Pea Picking Secret Revealed

We’re going up to Gainesville on Sunday to see Simon play a frisbee game. He’s on a team in the City League and we want to see him play at least one game this season. We’ve never been to a real frisbee game before, one where there are plays, positions, and scoring so this will be a new experience. Of course we’ll get there early to hit the new Trader Joe’s and Fresh Market and to deliver a few weeks worth of food to Simon. Nancy has been gathering food stuff for Simon and we’re running out of room to store it. Along with freezing food, she picks up BOGO items at Publix – we keep the one we pay for and Simon gets the free one. If she gets any more stuff we’ll have to attach a trailer. We’ll probably leave before the game is over so we can drive home in the daylight and also be home for the opening kickoff of the Super Bowl; that is unless the frisbee action is just too intense to leave.

After a week of 80 degree weather, we’re having a return to winter with a few nights of near freezing weather forecast. Emphasis on the word “near”. The only thing in the garden likely to feel the effects of the cold are the 3 squash plants and I’ll give them a double covering to make sure they survive. Everything else will be glad for a reprieve from the heat.

One crop that’s surprising me this year is the Snow Pea crop. I planted a new variety called Avalanche and wasn’t sure what to expect. I got great germination and the plants started producing prolifically about six weeks ago. After a peak, they tapered off a few weeks ago such that every morning I decide it’s time to pull the plants and prepare for the next crop until I get there and see there are enough new peas for a meal. I pick those and put off pulling the plants for another couple days. The next day, another meal’s worth. I do have to confess that I have a proprietary picking technique that helps the process. It’s a technique I developed fishing and was pleased to see how smoothly it transitioned to peas. When the fish had quit biting, I would proclaim loudly, so the fish would be sure to hear me, that I was quitting and heading for home. I’d give them a few minutes to assimilate that information and then start fishing again. Worked like a charm. I figured I’d give it a shot with the peas, which are notoriously difficult to spot among the same color, dense foliage. So I pick until I’m certain I’ve gotten them all then announce out loud that I’m done picking for the day and walk away to work another row. I give it about 5 minutes and then head back to the peas and sure enough another half dozen or so have shown themselves. I do it for real when I’m for sure leaving so that the next morning they’ll be out there in the open. Works every time. I’ll know when it’s time to pull the plants when I can’t pick a pocket full, the standard unit of measure for a single meal. I can’t begin to guess how many peas we’ve picked or eaten but they find their way into soups, salads, and as a sauteed side dish. I also have a row of regular green shell peas that I should start picking now and then another variety of snow peas, Cascadia, probably a month away so this is shaping up to be the best season for peas we’ve ever had. Actually, this is the best year for winter crops we’ve ever had, period.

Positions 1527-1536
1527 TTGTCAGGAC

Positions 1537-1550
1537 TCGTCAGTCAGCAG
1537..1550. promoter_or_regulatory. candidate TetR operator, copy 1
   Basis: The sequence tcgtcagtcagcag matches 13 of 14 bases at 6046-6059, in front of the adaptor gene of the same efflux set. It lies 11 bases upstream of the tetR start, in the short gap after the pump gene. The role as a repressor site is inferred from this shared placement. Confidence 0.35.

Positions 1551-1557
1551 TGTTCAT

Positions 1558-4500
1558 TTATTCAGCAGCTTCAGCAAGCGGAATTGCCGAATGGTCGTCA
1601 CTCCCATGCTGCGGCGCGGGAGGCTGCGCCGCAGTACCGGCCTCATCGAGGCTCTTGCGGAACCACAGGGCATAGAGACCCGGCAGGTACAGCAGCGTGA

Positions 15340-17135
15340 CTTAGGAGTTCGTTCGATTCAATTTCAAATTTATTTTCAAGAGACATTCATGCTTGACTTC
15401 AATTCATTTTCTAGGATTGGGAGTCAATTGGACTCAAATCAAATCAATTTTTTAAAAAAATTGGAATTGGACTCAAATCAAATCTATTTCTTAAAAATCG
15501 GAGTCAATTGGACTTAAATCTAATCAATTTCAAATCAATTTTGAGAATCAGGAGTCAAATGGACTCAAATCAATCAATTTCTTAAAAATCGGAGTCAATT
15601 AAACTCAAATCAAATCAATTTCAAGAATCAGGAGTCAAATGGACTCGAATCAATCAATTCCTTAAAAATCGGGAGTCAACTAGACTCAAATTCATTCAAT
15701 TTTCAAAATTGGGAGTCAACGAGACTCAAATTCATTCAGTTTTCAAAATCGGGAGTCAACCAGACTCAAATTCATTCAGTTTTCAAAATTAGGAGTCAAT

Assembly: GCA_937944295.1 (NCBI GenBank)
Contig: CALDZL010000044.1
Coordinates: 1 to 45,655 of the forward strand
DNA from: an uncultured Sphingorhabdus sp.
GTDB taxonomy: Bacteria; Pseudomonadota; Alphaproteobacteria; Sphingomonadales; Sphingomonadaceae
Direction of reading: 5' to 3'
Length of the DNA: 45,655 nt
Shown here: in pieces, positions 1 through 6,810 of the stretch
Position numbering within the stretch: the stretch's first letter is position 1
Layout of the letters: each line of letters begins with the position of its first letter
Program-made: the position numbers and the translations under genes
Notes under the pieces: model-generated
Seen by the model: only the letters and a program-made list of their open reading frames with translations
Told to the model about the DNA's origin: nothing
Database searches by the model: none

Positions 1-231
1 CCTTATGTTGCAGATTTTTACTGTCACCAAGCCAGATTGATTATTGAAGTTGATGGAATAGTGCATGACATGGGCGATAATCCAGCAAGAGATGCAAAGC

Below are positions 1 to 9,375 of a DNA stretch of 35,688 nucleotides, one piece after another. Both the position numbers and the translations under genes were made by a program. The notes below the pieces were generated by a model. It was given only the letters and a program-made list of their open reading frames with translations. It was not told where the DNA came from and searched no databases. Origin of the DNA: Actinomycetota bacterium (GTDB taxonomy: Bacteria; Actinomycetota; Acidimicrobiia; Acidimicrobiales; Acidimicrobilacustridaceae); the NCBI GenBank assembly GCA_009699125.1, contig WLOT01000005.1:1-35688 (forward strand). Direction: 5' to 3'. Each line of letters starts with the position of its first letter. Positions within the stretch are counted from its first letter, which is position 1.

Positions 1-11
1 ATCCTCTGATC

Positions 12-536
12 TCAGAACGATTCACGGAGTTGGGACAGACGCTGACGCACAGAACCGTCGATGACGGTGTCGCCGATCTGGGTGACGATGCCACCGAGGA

Nancy wants to whip up a pot of beef soup using short ribs. Chris’s nutritionist recommended that she eat a diet rich in green leafy veggies and “bone” which just shouts out veggie soup with beef bones. She requested that I make some home made pasta noodles for the soup and that’s where the plot thickens. Unbeknownst to her I’m going to use a mix of regular flour and quinoa. My theory is that it has to have more protein and fiber and fewer carbs. The downside is that it might taste like cardboard. So my plan is to go ahead and make a batch of the special dough, quick cook a couple of the noodles and make sure it’s edible before I dump it into the soup. For the green leafy part – maybe a blend of spinach, chard, and kale. Hold the cabbage? Of course a pocketful of snow peas will end up floating in the mix.

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